The Institute for International Education reports that in the 2012-13 academic year, there were 30,585 students from sub-Saharan Africa enrolled at colleges and universities in the United States. They made up 3.7 percent of the 819,644 foreign students at U.S. colleges and universities that year. The number of students from sub-Saharan Africa was up 1.8 percent from the prior year. But due to an overall increase in the number of foreign students of 7.2 percent, the percentage of all foreign students that were from sub-Saharan Africa decreased from 3.9 percent to 3.7 percent.
Among sub-Saharan African nations, Nigeria in 2012-13 sent the most students to American colleges and universities. That year there were 7,316 Nigerians studying here. Nigerian enrollments have tripled since 1995.
In 2012-13, Kenya ranked second, sending 3,516 students to the United States. But enrollments from Kenya have declined in recent years, including a nearly 10 percent drop this year alone. Ghana ranked third with 2,863 students at U.S. colleges and universities.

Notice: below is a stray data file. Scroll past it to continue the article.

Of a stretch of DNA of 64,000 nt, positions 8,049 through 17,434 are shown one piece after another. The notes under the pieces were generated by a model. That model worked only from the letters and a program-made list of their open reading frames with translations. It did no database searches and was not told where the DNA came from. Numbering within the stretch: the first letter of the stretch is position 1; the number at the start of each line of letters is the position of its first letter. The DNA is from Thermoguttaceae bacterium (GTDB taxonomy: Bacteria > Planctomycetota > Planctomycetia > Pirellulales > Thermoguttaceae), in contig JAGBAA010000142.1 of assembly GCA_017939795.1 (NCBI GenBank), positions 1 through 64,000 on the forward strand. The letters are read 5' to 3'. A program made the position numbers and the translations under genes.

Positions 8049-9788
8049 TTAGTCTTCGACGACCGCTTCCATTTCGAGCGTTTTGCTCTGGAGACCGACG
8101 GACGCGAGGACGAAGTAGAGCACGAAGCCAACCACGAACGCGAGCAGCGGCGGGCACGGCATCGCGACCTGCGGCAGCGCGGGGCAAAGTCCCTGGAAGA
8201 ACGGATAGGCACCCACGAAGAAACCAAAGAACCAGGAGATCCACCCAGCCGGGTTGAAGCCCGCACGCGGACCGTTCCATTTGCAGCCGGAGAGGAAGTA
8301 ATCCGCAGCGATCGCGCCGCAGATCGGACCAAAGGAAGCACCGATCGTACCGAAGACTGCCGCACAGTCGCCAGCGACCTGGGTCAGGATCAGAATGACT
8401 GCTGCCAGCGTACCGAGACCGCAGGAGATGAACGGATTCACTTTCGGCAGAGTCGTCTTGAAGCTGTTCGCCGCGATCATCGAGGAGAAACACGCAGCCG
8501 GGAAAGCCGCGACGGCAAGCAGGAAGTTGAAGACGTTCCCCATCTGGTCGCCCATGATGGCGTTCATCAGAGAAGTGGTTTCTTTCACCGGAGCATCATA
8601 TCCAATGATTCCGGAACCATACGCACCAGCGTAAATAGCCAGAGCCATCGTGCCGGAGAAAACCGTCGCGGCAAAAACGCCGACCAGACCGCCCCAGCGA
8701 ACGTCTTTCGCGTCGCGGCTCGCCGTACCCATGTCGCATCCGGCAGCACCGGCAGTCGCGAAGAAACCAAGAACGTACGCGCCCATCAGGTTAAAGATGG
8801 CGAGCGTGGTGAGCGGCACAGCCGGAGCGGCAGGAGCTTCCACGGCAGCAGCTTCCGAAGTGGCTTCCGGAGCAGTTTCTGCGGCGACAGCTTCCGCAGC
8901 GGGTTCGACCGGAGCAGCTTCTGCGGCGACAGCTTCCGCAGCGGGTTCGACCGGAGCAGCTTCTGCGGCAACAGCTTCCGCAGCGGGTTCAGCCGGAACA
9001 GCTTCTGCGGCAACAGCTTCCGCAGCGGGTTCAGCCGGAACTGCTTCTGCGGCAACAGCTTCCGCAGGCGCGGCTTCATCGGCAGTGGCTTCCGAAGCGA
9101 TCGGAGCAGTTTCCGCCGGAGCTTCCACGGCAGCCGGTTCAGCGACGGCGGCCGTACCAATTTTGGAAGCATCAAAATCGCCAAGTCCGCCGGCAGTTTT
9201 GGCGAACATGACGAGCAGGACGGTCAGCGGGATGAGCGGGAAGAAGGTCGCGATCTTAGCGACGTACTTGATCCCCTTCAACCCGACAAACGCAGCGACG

Zimbabwe, South Africa, Cameroon, and Ethiopia each had more than 1,000 students studying in this nation. Cote d’Ivoire, Tanzania, Angola, Uganda, Senegal, Burkina Faso, and Rwanda all sent at least 500 students to study at U.S. colleges and universities.
All told, 52 nations from sub-Saharan Africa had college students studying in the U.S. during the 2012-13 academic year.
Undoubtedly, some of these students from sub-Saharan Africa nations such as Namibia, South Africa, and Zimbabwe are White, but there is no data to report on the racial or ethnic makeup of this group of African students at U.S. colleges and universities.